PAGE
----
The big reveal here is that the killer — wait for it — has been the dead body the whole time! He was just pretending to be dead — and not breathing, making any noise, or eating. Don’t think about it too much.
Though the twist in Shyamalan’s film, The Village, is often derided, we find the one in the more well-liked Signs to be far more egregious. The alien invasion film is desperate to drive home its theme that everyone is connected. They do this by having Mel Gibson’s retired priest recall his dying wife’s last words to tell his ex-baseball player brother to swing a bat at the aliens, thus knocking over one of the glasses of water Gibson’s daughter has been inexplicably leaving around the house the entire movie. The water is poison to the aliens, so they’re easily defeated.
There are about two dozen things wrong with this. Why would hydrophobic aliens invade a planet that’s 75% water? Why is the idea of attacking an intruder with a blunt object (a bat, in this case) such a revelation? And why did Gibson’s wife have to die so that he might suggest swinging a bat? Everything may be connected, but none of it makes any sense.
3. Remember Me
Like Safe Haven, Remember Me isn’t some sort of thriller, action epic, or horror film. It’s simply a romantic coming-of-age tale — pretty standard and trite until a final twist meant for emotional impact, catapult the whole affair into laughable, near-offensive tragedy.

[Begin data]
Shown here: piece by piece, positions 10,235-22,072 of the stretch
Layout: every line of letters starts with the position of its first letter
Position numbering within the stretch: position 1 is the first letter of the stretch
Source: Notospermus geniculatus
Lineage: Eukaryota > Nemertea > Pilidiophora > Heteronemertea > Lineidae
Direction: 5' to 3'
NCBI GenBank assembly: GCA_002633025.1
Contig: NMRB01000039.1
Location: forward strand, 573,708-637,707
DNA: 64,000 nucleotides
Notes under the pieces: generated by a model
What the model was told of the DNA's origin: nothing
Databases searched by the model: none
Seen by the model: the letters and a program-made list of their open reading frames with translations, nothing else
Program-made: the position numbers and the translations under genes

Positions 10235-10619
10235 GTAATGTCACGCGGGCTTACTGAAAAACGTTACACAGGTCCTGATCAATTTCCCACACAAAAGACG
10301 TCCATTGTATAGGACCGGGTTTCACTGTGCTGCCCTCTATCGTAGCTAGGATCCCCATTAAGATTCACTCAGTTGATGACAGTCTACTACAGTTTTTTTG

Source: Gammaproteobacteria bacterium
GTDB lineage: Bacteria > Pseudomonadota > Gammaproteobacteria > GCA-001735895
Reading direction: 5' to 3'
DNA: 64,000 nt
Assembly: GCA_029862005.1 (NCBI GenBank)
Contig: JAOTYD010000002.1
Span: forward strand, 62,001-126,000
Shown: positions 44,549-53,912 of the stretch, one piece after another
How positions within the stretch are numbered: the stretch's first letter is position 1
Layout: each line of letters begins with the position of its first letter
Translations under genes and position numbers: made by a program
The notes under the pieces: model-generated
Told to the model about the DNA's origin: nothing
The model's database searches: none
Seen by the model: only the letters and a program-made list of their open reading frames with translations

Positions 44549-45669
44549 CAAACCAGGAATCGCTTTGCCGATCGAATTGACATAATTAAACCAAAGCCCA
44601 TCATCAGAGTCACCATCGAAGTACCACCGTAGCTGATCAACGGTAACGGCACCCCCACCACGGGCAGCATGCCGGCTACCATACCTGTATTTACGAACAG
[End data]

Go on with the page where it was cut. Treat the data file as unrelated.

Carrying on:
Once the film resolves its primary conflict and allows its two leads (Robert Pattinson and Emilie de Ravin) to be together, it yanks the rug out from under them by revealing that Pattinson’s character is working in the Twin Towers! On Sept. 11, 2001! Using a national tragedy to score an added emotional impact for your contrived film is decidedly uncool.
Identity squanders an hour-plus of fun horror mystery antics with a few moments of ridiculous explanation. The film follows a group of stranded hotel guests (John Cusack, Ray Liotta, Amanda Peet, and Alfred Molina, among others) who join forces to figure out who’s murdering their lot, one by one.
The twist? It was all in Cusack’s mind. You see, his mentally ill character possesses multiple personalities, and the most evil of them all is systematically eliminating his other, healthier personalities. No one simplifies complex psychological issues quite like Hollywood, eh?
1. Planet of the Apes
When Tim Burton decided to remake the 1960s sci-fi classic about a world ruled by primates, there were obviously a few issues. One of the biggest was how his new film would match the famous twist ending of the original, wherein Charlton Heston’s surly protagonist sees the destroyed Statue of Liberty and realizes he’s actually on Earth, rendered unrecognizable by an apocalyptic (likely atomic) event.
The remake is a miserable failure all the way through, but its lowest moment comes in its so-called twist, when Mark Wahlberg’s protagonist discovers an ape memorial statue almost identical to the Abraham Lincoln memorial. It’s as though the filmmakers thought the first twist worked simply because it involved a national monument, and not because it, you know, made sense. It’s impossible to make any sort of sense of this twist — and for that, it wins the top spot here.
Additional reporting by Becca Bleznak.